Secondly, we find no support for the view that Falcone need only make a "cursory" examination of the document. Comment b of the Restatement (Second) Sec. 172 advises that if a recipient knows that the assertion is false or should have discovered its falsity by making a "cursory examination," then reliance is clearly not justified. The comment, however, does not define what reliance is justified; the result of a cursory examination does not fix the boundaries for the phrase "justifiable reliance." As Falcone notes, "cursory" is defined in the dictionary as "rapid and superficial; hasty." Such a definition reveals the error of a rule that might require only superficial reading of documents. Not only may further examination be consistent with standards of fair dealing in some circumstances, but a standard of good faith that does not require the reading of documents would appear to be a very costly one. See, e.g., Amoco Oil Company v. Ashcraft, 791 F.2d 519, 522 (7th Cir.1986).


We need not resort to the parlance of Wisconsin case law to characterize Falcone's assent as "negligent reliance," and thus not "justifiable." See, e.g., Ritchie v. Clappier, 109 Wis.2d 399, 326 N.W.2d 131, 134 (Wis.App.1982). Rather, we simply conclude that the district court should not have closed the book on the many factors which determine justifiable reliance. Consequently, for the reasons discussed above it was error for the district court to hold that no genuine issues of fact exist on the question of whether Joseph Falcone had satisfied the elements of the affirmative defense of misrepresentation.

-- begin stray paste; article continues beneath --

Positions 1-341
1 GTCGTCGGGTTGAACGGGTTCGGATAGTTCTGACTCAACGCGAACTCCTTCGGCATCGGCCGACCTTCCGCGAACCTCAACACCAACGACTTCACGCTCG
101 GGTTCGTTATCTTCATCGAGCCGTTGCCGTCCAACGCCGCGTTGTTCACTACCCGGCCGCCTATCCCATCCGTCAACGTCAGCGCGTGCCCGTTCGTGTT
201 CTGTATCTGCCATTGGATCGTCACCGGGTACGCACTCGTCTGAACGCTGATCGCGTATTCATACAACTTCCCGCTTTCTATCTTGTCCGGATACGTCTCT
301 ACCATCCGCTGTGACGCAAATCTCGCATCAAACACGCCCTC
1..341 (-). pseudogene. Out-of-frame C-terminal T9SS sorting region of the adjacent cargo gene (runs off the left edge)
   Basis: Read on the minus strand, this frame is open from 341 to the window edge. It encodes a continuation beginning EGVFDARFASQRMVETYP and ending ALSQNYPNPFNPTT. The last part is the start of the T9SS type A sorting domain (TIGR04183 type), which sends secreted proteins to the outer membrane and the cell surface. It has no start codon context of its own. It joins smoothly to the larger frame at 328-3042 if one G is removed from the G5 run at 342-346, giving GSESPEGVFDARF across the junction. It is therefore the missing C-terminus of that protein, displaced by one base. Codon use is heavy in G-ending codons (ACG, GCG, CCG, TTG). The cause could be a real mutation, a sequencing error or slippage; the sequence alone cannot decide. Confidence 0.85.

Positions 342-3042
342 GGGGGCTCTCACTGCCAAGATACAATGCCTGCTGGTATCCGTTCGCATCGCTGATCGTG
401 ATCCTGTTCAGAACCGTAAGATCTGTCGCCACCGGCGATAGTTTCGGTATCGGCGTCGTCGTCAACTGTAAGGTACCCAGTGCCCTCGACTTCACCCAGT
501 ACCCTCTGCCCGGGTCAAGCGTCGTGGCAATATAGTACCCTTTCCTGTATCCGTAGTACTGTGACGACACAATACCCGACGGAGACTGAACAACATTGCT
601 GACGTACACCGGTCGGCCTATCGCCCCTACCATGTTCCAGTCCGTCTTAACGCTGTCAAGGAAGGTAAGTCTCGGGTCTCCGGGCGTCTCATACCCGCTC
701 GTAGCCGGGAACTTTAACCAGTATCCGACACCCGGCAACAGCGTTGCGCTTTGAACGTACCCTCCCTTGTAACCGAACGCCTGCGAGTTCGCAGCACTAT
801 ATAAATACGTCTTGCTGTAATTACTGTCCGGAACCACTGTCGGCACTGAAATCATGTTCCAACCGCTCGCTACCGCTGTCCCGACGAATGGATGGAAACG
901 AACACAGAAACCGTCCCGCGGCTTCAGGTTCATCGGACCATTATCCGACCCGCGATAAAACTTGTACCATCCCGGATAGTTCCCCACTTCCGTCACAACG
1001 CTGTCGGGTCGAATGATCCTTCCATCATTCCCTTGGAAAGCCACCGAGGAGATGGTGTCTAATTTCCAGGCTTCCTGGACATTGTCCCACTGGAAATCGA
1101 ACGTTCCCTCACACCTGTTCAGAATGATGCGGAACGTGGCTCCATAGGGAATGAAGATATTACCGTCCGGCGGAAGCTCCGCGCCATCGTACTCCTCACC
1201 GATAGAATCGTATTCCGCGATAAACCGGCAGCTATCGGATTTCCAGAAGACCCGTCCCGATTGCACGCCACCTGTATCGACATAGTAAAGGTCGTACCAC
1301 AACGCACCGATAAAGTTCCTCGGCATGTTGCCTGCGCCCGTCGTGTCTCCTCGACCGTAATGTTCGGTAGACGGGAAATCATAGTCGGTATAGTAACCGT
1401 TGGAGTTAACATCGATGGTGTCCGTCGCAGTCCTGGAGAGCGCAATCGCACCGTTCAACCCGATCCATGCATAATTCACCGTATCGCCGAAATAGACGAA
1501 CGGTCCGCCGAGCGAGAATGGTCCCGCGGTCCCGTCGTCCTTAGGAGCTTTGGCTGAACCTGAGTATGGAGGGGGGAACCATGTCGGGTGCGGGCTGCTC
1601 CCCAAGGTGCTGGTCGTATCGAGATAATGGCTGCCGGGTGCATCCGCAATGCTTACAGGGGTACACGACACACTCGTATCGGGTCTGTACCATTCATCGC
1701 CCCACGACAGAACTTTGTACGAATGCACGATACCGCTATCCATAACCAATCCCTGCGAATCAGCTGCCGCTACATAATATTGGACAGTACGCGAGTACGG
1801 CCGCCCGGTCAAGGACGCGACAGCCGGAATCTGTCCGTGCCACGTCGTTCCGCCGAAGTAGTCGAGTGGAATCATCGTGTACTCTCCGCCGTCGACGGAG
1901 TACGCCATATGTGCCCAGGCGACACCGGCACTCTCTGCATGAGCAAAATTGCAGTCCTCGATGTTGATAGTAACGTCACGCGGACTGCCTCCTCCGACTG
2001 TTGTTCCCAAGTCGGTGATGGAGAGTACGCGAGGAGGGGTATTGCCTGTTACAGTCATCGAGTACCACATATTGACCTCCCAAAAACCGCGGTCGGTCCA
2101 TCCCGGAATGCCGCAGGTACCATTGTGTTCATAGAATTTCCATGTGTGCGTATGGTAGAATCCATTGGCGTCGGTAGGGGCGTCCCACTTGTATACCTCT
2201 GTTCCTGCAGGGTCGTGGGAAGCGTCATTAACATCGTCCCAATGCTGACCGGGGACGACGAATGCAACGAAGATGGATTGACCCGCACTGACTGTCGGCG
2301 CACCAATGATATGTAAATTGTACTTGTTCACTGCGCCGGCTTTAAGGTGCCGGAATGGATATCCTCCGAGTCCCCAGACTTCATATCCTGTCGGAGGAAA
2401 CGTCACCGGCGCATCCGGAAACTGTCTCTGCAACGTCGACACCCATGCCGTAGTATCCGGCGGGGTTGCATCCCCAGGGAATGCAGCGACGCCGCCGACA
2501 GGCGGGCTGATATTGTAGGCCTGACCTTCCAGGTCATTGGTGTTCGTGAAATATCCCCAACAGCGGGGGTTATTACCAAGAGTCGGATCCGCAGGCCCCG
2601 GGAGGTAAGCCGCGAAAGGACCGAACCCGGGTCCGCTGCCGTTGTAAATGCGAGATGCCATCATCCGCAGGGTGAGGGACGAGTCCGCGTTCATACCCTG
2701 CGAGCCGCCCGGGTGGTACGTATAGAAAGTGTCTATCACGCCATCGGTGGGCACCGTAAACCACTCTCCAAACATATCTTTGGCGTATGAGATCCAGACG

Because we are remanding this case for further proceedings, we also note that the parol evidence rule appears to be alive and well in Wisconsin:


When the parties to a contract embody their agreement in writing and intend the writing to be the final expression of their agreement, the terms of the writing may not be varied or contradicted by evidence of any prior written or oral agreement in the absence of fraud, duress or mutual mistake.


Federal Deposit Ins. Corp. v. First Mortgage Investors, 76 Wis.2d 151, 156, 250 N.W.2d 362, 365 (1977). In its motion for summary judgment, Marine Bank argued that no evidence of any prior oral agreement could be admitted to vary the clear language of the guaranty signed by Falcone. The district court denied this motion, but without explanation. It appears that absent a showing of fraud, the Bank's motion could have been granted. Ultimately, however, the parol evidence rule only applies if the writing is intended by both parties to be the final and complete expression of their agreement. Kramer v. Alpine Valley Resort, Inc., 108 Wis.2d 417, 321 N.W.2d 293, 297 (1982). That is a question of fact. The remand affords the district court the opportunity to explore the merits of the motion.


Rule 36 shall not apply.




Honorable Robert A. Grant, Senior District Judge for the Northern District of Indiana, is sitting by designation


Roemer stated:

At no time did I ever say that Mr. Joseph Falcone would not have to pay personally if the business of Mr. Patrick Falcone failed and the selling of assets did not pay off the obligation to Marinebanc Leasing. For either party to claim anything to the contrary is, first of all, not true and secondly, shows a naive approach to business.